Hapag-Lloyd has concluded the first half of 2022 with an EBITDA of $10.9 billion, as it predicts strong results for the rest of the year amid uncertainties.
The EBIT rose to $9.9 billion, and the group profit climbed to $9.5 billion.
Revenues increased in the first half year of 2022 to $18.6 billion. This can mainly be attributed to a much higher average freight rate of $2,855 per TEU and a stronger US dollar, according to the company.
The results are in line with its forecast released only a few weeks ago.
“We have benefitted from significantly improved freight rates and look back on an extraordinarily strong business performance on the whole in the first half year,” said Rolf Habben Jansen, CEO of Hapag-Lloyd.
“At the same time, a steep rise in all cost categories is putting increased pressure on our unit costs.”
In the container sector, global supply chains hurdles have put great pressure on the segment as bottlenecks in ports and congested hinterland infrastructures marked this first half of the year.
READ: Supply chain rattles amid improved seaside congestion
Overall, the company’s transport volumes in this period were on a par with the prior-year level, at approximately 6 million TEU.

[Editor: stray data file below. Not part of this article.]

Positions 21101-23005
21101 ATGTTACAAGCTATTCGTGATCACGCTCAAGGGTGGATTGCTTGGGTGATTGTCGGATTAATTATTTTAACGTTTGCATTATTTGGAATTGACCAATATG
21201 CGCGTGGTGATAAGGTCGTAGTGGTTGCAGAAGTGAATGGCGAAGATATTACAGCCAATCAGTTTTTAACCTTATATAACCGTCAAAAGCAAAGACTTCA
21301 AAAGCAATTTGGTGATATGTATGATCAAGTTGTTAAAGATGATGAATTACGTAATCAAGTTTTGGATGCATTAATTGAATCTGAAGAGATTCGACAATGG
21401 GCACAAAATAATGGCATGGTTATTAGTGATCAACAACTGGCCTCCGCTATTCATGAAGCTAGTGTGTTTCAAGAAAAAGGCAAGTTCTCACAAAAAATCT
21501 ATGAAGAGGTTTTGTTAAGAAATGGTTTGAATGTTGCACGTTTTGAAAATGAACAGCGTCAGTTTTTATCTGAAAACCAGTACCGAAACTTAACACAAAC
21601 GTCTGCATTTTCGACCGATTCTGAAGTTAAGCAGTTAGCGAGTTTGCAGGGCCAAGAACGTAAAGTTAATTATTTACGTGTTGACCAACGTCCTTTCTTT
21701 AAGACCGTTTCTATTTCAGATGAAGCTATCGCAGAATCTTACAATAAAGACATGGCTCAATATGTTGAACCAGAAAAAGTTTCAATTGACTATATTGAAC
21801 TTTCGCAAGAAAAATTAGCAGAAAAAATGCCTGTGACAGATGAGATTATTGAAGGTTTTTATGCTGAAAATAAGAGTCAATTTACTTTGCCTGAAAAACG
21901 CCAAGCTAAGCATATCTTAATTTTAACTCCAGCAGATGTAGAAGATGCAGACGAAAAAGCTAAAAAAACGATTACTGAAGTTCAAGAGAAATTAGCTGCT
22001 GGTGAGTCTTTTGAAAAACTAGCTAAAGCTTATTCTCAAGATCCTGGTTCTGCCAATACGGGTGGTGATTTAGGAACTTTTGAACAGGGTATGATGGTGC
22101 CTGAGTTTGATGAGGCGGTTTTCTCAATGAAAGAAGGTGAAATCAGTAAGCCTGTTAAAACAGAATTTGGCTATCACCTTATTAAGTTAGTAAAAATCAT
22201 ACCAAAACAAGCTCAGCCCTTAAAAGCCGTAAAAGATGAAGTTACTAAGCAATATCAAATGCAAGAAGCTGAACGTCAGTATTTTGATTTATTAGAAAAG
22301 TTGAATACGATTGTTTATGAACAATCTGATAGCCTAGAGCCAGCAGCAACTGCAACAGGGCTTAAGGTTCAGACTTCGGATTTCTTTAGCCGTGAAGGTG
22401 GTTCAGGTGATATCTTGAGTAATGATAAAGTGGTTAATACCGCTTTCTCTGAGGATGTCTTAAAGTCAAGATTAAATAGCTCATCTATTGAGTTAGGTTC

Hapag-Lloyd said the result was impacted by significantly higher expenses for container handling and charter ships as well as by a 67 per cent increase in the average bunker consumption price.
Based on the current performance, the company anticipates a strong second half of the year, with a forecasted EBITDA in the range of $19.5 to $21.5 billion and an EBIT in the range of $17.5 to $19.5 billion.
Hapag-Lloyd has acknowledged that the Russia-Ukraine war, ongoing disruptions in supply chains, and impacts of the COVID-19 pandemic may still cause issues across its business – although first signs suggest spot rates are easing in the market.
READ: ‘Swift normalisation’ not on the cards for container market
Last week, Hapag-Lloyd announced the installation of live trackers on all its containers at the end of this month.